Mammoths & Mastodons: Titans of the Ice Age Traveling Exhibit!

alt="Dave Fuentes Columbian Mammoth

In 2015 I got a chance to see Mammoths and Mastodons: Titans of the Ice Age, a traveling exhibit that made its way to my local Field Museum of Natural History. Just as the named implied, the exhibit focused on the amazing relatives (not ancestors) of elephants, the Proboscideans. Personally, I try and visit this Museum at least twice a year and have enjoyed many of their temporary exhibits. This one was by far my favorite and, should it ever make its way to your neck of the woods, you should definitely check it out! Not only was it highly informative and visually appealing, but also encouraged visitors to touch and take photos with many of its lifelike models – definitely not the norm for museums.

Mammoth and Mastodons Banner

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The exhibit was as over-sized as its subject matter would imply and took up several large rooms. It was a perfect mix of information and visual candy and I loved the large heads of elephant relatives you could touch and pose with. Most of these creatures I’ve only seen in illustrations so these detailed replicas were like seeing them alive for the first time. First, was an actual ancestor of today’s elephants, Gomphotherium.

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Replica of Gomphotherium (early Miocene/North America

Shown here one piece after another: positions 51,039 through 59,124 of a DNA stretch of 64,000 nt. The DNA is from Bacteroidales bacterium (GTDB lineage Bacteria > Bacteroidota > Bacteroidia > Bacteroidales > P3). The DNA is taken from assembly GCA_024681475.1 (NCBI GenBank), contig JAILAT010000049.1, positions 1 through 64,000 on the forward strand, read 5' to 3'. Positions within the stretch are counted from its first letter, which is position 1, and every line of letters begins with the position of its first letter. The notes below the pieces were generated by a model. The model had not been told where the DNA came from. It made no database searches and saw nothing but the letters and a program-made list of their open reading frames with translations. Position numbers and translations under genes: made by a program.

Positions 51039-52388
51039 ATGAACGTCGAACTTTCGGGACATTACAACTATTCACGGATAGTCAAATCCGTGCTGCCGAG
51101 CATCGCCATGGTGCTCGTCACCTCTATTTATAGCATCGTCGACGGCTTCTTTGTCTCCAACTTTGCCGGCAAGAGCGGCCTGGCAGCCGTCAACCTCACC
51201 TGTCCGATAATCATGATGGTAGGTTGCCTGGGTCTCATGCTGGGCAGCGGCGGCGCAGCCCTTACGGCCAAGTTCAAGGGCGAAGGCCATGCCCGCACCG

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Some of the neatest Proboscideans, however, heralded from completely different branches of the elephant family tree.

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Replica Deinotherium (Mid to late Miocene/Asia, Africa, & Europe)

deinotherium-2

amebelodon

Amebelodon (late Miocene/North America)

Also included with this exhibit was a replica of “Lyuba,” a female Wooly Mammoth calf considered the best-preserved specimen ever discovered.

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Replica of Lyuba

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Another neat enhancement was the presence of non-proboscidean animals that shared North America. This inluded the giant short-faced bear and scimitar-toothed cat.

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Giant Short-faced bear

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Scimitar-toothed cat

scimitar-toothed-cat

But the stars of this exhibit were definitely mammoths and mastodons! Mastodon means “nipple teeth” which you can definitely see when compared to other Proboscideans.

mastodon-teeth

Mastodon Teeth

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elephant-relatives

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Not long ago I discussed visiting the Columbian Mammoth Monument in Waco, Texas. One thing that attraction should consider doing is building a replica like the one seen in this exhibit. Absolutely breath-taking!

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